Orbiting Jupiter

Book review by
Darienne Stewart, Common Sense Media
Orbiting Jupiter Book Poster Image
Popular with kidsParents recommend
Devastating, deeply moving story of love and resilience.

Parents say

age 13+
Based on 9 reviews

Kids say

age 12+
Based on 23 reviews

A lot or a little?

The parents' guide to what's in this book.

Educational Value

Offers a glimpse of social services and the challenges of helping children in need. 

Positive Messages

Life can be messy, hard, and bitterly disappointing, but there's always good in the world and it's worth fighting for. Investing time, attention, and love in other people can turn a life around. Be careful of judging people based on rumors and what you think you know about them.

Positive Role Models & Representations

Joseph is resolute in his devotion to the baby daughter he's never seen, and he insists that he has an important role as her father despite his age. Jack welcomes Joseph into the family and is on his side from the start, making personal sacrifices to help Joseph settle in and find his place. Several empathetic adults, including teachers and his foster parents, go out of their way to support and encourage Joseph. 

Violence

Menacing bullies, a harrowing close call in an icy river, a horrific death, and a brutal, bloody fight.

Sex

Eighth-grader who fathered a child tells about relationship with girl, but sexual encounters aren't explicitly described.

Language

Coarse language used in anger and stress: "hell," "hellhole," and "nuts." Bullies call boy "Psycho."

Consumerism
Drinking, Drugs & Smoking

Drunk man threatens others and causes serious harm.

What parents need to know

Parents need to know that Orbiting Jupiter is a heartrendingly tragic -- yet stubbornly hopeful -- novel by Newbery Honor-winning author Gary D. Schmidt (The Wednesday Wars). The teenage father faces judgmental treatment and rude comments in his new community, and he's targeted by a trio of bullies. Some adults dismiss him as the kind of trouble that drags down "good" kids, but a few teachers treat him with respect and kindness. The relationship that led to his daughter's birth is described warmly but with no details regarding sexual behavior. Several characters face perilous situations, including an unstable person wielding a gun and a dangerous river, and there's a violent death.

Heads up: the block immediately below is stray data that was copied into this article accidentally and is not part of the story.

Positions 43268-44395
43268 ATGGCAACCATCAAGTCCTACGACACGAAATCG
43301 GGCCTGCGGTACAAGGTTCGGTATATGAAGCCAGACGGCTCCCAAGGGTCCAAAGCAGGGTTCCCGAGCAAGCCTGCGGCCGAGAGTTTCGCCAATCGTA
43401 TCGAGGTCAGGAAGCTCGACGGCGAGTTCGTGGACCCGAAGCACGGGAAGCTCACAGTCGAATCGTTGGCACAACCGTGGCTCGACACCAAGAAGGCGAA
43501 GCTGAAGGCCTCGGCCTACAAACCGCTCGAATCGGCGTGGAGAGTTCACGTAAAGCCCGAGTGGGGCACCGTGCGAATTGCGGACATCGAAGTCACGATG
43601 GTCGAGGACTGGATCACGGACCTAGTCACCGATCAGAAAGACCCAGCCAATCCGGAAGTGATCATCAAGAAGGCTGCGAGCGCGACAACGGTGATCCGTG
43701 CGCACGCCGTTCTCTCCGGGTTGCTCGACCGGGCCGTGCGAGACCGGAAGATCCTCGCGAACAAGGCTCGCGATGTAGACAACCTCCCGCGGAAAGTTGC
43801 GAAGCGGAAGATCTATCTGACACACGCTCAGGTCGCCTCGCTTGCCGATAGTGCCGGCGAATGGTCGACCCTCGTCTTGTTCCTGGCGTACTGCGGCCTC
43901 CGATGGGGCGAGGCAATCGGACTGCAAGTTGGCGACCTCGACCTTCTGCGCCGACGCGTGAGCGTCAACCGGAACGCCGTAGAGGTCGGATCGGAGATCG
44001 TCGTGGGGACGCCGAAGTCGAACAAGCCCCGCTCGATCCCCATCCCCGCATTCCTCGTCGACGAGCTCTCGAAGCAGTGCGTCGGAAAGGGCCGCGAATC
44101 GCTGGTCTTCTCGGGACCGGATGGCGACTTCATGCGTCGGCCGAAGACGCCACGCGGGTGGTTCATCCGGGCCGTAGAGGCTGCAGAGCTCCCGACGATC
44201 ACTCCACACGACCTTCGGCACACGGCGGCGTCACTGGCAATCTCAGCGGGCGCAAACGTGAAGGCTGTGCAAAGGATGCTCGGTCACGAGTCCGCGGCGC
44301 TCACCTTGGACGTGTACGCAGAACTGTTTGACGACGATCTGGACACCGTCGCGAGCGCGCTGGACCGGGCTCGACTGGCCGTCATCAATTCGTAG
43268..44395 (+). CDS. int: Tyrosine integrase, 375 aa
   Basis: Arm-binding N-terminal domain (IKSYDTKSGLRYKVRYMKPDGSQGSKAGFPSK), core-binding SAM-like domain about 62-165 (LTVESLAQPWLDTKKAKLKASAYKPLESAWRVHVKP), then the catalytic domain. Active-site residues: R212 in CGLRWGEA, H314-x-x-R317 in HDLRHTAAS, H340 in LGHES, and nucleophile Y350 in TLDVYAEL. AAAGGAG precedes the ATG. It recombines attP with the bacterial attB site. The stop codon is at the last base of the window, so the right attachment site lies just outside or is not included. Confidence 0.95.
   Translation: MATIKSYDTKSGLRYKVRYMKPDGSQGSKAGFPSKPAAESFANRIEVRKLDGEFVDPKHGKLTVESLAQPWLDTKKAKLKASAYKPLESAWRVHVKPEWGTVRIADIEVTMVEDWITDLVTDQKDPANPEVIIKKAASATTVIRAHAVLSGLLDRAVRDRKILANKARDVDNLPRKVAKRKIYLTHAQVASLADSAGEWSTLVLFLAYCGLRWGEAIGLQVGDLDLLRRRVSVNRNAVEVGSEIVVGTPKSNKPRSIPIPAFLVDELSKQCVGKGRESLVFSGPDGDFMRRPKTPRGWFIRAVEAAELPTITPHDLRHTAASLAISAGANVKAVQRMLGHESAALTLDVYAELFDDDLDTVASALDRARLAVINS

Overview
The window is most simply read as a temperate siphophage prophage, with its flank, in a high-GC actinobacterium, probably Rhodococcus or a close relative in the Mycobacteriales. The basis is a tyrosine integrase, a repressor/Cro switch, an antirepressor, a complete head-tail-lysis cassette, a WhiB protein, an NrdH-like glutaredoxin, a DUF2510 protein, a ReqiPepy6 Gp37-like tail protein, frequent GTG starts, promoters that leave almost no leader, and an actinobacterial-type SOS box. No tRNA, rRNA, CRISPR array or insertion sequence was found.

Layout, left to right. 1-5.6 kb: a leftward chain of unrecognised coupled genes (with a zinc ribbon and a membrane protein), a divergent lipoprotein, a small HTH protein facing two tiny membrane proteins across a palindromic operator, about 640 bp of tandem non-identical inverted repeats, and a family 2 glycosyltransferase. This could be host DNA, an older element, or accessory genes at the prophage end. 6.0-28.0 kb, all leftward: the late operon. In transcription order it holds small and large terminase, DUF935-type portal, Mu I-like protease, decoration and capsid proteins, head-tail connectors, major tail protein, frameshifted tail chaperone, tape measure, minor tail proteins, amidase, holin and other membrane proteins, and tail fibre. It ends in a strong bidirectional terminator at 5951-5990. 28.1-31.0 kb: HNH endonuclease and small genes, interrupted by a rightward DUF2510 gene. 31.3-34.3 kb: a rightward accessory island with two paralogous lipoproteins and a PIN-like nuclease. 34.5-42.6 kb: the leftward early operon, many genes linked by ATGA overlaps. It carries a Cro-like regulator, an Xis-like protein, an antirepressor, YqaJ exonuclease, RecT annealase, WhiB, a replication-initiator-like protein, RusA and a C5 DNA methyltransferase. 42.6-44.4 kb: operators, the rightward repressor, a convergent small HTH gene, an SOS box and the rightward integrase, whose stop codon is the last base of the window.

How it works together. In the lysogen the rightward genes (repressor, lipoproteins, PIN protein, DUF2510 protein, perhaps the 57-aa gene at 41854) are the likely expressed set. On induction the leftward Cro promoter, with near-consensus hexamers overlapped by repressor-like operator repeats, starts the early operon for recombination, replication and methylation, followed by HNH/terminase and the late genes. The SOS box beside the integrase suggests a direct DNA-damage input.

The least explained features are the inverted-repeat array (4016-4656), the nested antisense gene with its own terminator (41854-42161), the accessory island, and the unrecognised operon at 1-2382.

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User Reviews

  • Parents say
  • Kids say
Adult Written byAbby H. February 16, 2018

Dear curious reader or over protective parent:

I have read a few reviews from parents who say this book is "too mature" for their precious and naive offspring and say this book is "poorly writ... Continue reading
Adult Written byaelittle0302 January 23, 2020

Stop Living Under a Rock

Those of you who are still living under a rock pretending these issues do not exist are truly doing more harm than good. This book includes several intense situ... Continue reading
Teen, 14 years old Written bykayleenalexa November 9, 2016

The Best Book I've Ever Read!

As a teen myself, I believe this book is the best book for teens of 2016. This book has an amazing message! I recommend it for teens 13+. It is a must read. Its... Continue reading
Kid, 12 years old May 31, 2016

I loved this book!

This book was so good. The writing was really good and the story engaging. There is next to no language in this book, hell is used once or twice. A man who smel... Continue reading

What's the story?

Jack is 12 when his family takes in Joseph, a 14-year-old kid in foster care who fathered a child and was sent to a detention center for assaulting a teacher. Joseph doesn't like to be touched or to have anyone stand behind him, and he smiles so rarely Jack can count each time. Classmates and adults hear about Joseph's history before they meet him, and many have made up their minds. Bullies call him "Psycho," and the vice principal says he's trouble and that he'll drag Jack down with him. But Jack sees a softer side to Joseph, and a few teachers recognize a gifted student who'd thrive with a little extra attention -- even go to college. But no one believes Joseph can get what he really wants: to be with his baby daughter.

Is it any good?

Don't underestimate this book's spare writing and slim size: Your heart will ache for author Gary Scmidt's taciturn young Joseph long before you begin to understand his suffering. ORBITING JUPITER echoes the bleak tones of Edith Wharton's Ethan Frome and ramps up tragedy to a Shakespearean scale. It stops short of hurtling over the to edge, thanks to empathetic, quietly remarkable characters drawn in quick but telling strokes.

Schmidt carefully crafts a portrait of a boy doing his best in bad circumstances and the people who recognize his worth and go out on a limb to help him. The grim events ultimately point to a hopeful and inspiring message of love and community.  

Talk to your kids about ...

  • Families can talk about the way violence is presented. This book has a brutal scene and hints at many others. How does the violence compare with, say, that in an action movie or comic book? Does the way violence is depicted affect how you feel about it? (For help, see our articles on discussing violence in media.)

  • Who are the upstanders in Joseph's life, and how do they support him?

  • Do you know a kid who reminds you of Joseph, who tends to be dismissed by other kids and adults? Taking a page from Joseph's teachers, think about that kid's strengths and positive assets. Consider what difficulties that kid might have endured.

Book details

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